Some Memorable Plays (from the past) – 1983 Auburn vs. Florida Edition
Greetings, fellow football-starved sons and daughters of the Burnt Orange and Navy Blue! Once again I have crawled out from my rock to share a few memories of one of the first significant games I ever saw as a student at Auburn- the 1983 Florida game, which ended up a hard-fought 28-21 win for the Tigers.
The game itself was just another brutal SEC contest featuring the wishbone offense of Auburn against a particularly nasty defense by the Gators (featuring Wilbur Marshall and Alonzo Johnson, among others). In fact, the game program from the 1990 AU-FL game noted that there were more NFL stars (draft picks or starters, I can’t remember the criteria) on the starting line-ups of the two teams together than in any other college football game at any time.
On a personal note, I grew up in Jacksonville, Florida, which was brutal territory for any Auburn fan, especially a young one during the Barfield years. Bulldogs and Seminoles (and a few proto-Hurricanes) were rife of course, but for absolute fan rivalry annoyance no one can beat Gator fans. AU’s yearly rivalry with the Gators, now a sad casualty of SEC divisional realignment, gave me an annual opportunity for the pain of dealing with these Gators. I think I am a Gator Hater more than any Bulldog that walks the earth. When it was annual, this was ‘The Game’ I cared about, even more than Georgia or Alabama.
To complete the scene, my folks were visiting me at college for the first time, and I was looking forward to seeing them. We had three seats in the regular fan section of the North end zone (back in the day when regular-dues-paying alumni like my Dad- and now me – could get single-game tickets to decent games). We settled in on a beautiful day at Jordan-Hare for what promised to be a great matchup.
After the jump, I’ll describe a few plays from that game that still stand out in my mind even after all these years (and provide some video clips):
The (Little) Train Goes down the (Side) Track
Bo Jackson ran an amazing 55-yard TD on AU’s opening drive. After an exchange of touchdowns made the score 14-7, Auburn got the ball on their own 20 yard-line late in the second quarter. As Pat Dye often did, he substituted the whole offensive line (without much drop off in quality) as well as much of the wishbone backfield. The second team drove the ball pretty much the length of the field, down to the Florida 17, coming straight towards Mom, Dad, and me in the stands.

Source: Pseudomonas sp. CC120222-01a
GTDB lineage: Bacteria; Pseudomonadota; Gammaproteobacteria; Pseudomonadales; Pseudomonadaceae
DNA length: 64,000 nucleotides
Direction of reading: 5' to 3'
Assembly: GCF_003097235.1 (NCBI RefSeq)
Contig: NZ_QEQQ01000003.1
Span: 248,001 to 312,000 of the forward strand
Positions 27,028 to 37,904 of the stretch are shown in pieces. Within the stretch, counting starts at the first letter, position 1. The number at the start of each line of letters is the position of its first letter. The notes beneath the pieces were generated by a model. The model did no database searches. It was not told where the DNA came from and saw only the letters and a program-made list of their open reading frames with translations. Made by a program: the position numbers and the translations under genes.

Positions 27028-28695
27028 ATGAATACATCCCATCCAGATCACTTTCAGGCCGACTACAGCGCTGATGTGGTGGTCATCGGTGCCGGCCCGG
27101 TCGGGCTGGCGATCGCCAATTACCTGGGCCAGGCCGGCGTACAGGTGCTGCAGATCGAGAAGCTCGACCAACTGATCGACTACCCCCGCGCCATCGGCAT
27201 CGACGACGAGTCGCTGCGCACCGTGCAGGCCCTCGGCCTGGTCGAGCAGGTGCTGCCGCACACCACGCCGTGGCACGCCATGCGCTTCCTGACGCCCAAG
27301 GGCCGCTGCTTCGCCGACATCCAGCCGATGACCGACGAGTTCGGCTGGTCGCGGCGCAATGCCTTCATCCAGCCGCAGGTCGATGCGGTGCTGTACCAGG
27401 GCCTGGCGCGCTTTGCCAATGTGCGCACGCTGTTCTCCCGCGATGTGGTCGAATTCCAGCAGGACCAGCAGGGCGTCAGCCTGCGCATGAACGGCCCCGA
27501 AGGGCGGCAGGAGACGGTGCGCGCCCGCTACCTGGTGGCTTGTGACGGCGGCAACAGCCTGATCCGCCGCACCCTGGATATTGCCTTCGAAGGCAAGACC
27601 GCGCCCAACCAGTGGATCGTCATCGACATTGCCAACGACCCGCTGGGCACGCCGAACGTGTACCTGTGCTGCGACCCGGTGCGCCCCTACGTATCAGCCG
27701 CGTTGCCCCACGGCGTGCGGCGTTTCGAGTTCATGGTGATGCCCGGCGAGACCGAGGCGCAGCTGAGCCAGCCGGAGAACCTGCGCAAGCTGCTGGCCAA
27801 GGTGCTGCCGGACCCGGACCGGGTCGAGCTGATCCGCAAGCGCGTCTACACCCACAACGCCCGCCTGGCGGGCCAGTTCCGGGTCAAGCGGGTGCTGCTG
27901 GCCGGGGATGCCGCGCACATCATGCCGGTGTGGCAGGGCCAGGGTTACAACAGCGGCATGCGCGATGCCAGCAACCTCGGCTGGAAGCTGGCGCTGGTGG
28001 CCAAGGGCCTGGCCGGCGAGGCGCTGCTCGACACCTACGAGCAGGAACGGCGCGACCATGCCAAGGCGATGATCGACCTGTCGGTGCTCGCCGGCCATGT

At that point, the first team came back in, with the crowd cheering the second team for their work on that drive. Bo had been baffling the Gators all game, and UF was apparently keying on him a little too much, as the next play showed. The ball was snapped, then Randy Campbell went right, Bo Jackson went right, and eleven Florida Gators went right (well, to their left). Meanwhile, Lionel “Little Train” James went left, as Campbell had surreptitiously slipped him the football, and ran against the grain of the entire Gator defense, who had nothing but a few hand-tackle attempts looking back over their shoulders as their momentum-filled bodies moved the wrong way. Result: a 17-yard touchdown, a 21-7 halftime score, and all of it played out in front of me in the best seats in the house for that play!
In the Jordan-Hare concourse at halftime, we heard an enthusiastic Auburn fan holler, “Gator tails will be sold in the parking lot at the conclusion of today’s game!” Dad and I both winced, as we knew that you could not count out UF at any time, even with a hefty (by eighties football standards) two-touchdown lead. Although the next two plays I remember had us thinking that fellow was right….